Time, 14 January 2015, Jessica Bennett
How Not to Be ‘Manterrupted’ in Meetings/ A guide for women, men and bosses
Manterrupting: Unnecessary interruption of a woman by a man.
Bropropriating: Taking a woman’s idea and taking credit for it.
But thanks to Sheryl Sandberg and Wharton business school professor Adam Grant (a man!) we can feel just a little less crazy when we mentally replay those meetings gone wrong. In a new op-ed in the New York Times, they point out the perils of “speaking while female,” along with a bevy of new research to prove that no, this is not all in our heads.
Sandberg and Grant cite research showing that powerful male Senators speak significantly more than their junior colleagues, while female Senators do not. That male executives who speak more often than their peers are deemed more competent (by 10%), while female executives who speak up are considered less (14% less). The data follows a long line of research showing that when it comes to the workplace, women speak less, are interrupted more, and have their ideas more harshly scrutinized.
“We’ve both seen it happen again and again,” Sandberg and Grant write. “When a woman speaks in a professional setting, she walks a tightrope. Either she’s barely heard or she’s judged as too aggressive. When a man says virtually the same thing, heads nod in appreciation for his fine idea.”
My friends have come up with terminology for it: Manterrupting. Manstanding. (Or talk-blocking, if you want the gender-neutral version.)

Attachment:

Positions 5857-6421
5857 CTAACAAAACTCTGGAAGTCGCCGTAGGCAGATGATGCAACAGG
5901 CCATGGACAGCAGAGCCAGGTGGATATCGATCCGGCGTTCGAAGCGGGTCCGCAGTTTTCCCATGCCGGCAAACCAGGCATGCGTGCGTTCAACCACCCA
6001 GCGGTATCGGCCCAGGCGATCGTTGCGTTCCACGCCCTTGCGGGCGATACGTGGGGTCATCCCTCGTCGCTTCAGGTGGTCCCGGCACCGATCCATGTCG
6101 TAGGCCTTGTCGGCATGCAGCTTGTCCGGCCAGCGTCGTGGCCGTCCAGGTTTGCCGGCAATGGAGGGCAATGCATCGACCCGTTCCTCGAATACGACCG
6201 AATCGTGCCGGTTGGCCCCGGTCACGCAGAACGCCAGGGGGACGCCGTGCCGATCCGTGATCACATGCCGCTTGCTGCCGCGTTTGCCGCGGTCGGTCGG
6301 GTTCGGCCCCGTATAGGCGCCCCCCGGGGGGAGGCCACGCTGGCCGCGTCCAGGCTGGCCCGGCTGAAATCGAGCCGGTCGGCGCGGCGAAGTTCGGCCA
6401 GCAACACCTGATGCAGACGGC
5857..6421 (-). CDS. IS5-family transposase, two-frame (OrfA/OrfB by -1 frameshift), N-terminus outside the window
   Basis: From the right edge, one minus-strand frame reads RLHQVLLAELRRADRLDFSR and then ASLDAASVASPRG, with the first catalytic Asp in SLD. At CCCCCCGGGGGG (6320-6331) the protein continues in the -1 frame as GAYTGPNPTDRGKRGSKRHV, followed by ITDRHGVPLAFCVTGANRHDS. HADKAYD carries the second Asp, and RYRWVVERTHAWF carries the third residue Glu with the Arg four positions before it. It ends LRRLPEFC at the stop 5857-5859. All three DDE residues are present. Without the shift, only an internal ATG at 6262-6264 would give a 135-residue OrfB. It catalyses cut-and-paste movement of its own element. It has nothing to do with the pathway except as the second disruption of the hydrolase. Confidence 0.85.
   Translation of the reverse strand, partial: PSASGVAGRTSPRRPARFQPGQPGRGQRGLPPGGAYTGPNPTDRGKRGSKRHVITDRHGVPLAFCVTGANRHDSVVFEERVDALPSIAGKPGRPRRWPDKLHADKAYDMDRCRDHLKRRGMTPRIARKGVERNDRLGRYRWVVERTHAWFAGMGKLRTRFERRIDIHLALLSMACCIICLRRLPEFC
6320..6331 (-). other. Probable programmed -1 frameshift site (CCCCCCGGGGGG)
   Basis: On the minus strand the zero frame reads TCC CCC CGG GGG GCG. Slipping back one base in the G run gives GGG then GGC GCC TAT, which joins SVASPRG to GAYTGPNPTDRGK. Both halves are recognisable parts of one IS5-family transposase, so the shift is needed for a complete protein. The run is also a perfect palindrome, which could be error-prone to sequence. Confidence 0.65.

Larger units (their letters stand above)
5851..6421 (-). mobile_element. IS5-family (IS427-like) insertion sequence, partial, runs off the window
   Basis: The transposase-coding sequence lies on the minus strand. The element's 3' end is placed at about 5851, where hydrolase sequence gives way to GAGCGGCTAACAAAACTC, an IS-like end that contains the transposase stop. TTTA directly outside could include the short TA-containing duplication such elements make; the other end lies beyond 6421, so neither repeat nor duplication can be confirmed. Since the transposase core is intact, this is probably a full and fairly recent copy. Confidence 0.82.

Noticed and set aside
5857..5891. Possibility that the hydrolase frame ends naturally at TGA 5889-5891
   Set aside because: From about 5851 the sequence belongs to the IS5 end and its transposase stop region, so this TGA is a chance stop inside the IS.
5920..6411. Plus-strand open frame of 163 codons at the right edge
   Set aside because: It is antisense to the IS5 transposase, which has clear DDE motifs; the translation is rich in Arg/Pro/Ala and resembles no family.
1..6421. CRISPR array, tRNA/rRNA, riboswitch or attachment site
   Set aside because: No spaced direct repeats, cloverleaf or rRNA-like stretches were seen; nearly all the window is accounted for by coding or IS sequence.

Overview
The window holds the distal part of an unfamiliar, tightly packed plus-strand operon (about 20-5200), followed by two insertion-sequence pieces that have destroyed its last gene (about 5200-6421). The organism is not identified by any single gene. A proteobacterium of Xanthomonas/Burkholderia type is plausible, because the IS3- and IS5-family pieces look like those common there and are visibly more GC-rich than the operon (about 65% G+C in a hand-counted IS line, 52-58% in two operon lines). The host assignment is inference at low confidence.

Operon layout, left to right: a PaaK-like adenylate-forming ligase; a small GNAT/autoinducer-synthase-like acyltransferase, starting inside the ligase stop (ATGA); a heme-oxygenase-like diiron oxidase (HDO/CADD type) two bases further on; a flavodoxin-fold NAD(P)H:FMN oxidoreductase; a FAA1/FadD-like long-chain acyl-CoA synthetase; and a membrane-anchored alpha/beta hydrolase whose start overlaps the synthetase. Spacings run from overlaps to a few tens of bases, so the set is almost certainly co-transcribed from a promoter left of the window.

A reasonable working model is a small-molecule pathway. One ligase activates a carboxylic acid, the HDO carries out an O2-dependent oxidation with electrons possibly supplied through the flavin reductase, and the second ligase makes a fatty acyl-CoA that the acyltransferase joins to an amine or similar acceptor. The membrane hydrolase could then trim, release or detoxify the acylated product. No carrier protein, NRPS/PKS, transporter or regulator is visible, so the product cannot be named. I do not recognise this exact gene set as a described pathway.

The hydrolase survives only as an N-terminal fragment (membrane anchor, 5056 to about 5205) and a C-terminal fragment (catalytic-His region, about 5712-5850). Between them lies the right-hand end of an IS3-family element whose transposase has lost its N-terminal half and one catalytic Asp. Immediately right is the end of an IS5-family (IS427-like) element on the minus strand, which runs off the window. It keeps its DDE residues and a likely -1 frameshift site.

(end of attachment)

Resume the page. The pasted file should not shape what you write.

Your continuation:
And the result? Women hold back. That, or we relinquish credit altogether. Our ideas get co-opted (bro-opted), re-appropriated (bro-propriated?) — or they simply fizzle out. We shut down, become less creative, less engaged. We revert into ourselves, wondering if it’s actually our fault. Enter spiral of self-doubt.
But there are things we can do to stop that cycle: women, men, and even bosses.
1) Acknowledge Unconscious bias: acknowledging that bias is an important step toward correcting it.
2) Establish a No-Kanye Rule (Or Any Interruption, for That Matter)
3) Practice Bystander Intervention don’t stay silent
4) Create a Buddy System With a Friend : Or, better yet, if you’re a woman, create a buddy system with a friendwho is a dude. Ask him to nod and look interested when you speak (when he’s interested, of course). Let him to back you up publicly in meetings. Seriously, try it. It’s not fair, no. But dammit, it works.
5) Support Your (Female) Colleagues: If you hear an idea from a woman that you think is good, back her up. You’ll have more of an effect than you think and you’ll establish yourself as a team player too.
6) Give Credit Where It’s Due: Research shows thatgiving credit where it’s due will actually make you look better (as well as the person with the idea).
7) Women: Practice Assertive Body Language: Sit at the table, point to someone, stand up, walk to the front of the room, place your hand on the table — whatever it takes. Not only do these high-power poses make you appear more authoritative, but they actually increase your testosterone levels – and thus, your confidence. In some cases, it may actually help to literally “lean in”: in one study, researchers found that men physically lean in more often than women in professional meetings, making them less likely to be interrupted. Women more often leaned away — and were more likely to be interrupted.
8) … And Own Your Voice: Don’t undermine your authority with “I’m not sure if this is right, but—.” Speak authoritatively. Avoid the baby voice (leadership and authority are associated with the deep masculine voice, not with a softer, higher pitched tone). And please, whatever you do, don’t apologize before you speak.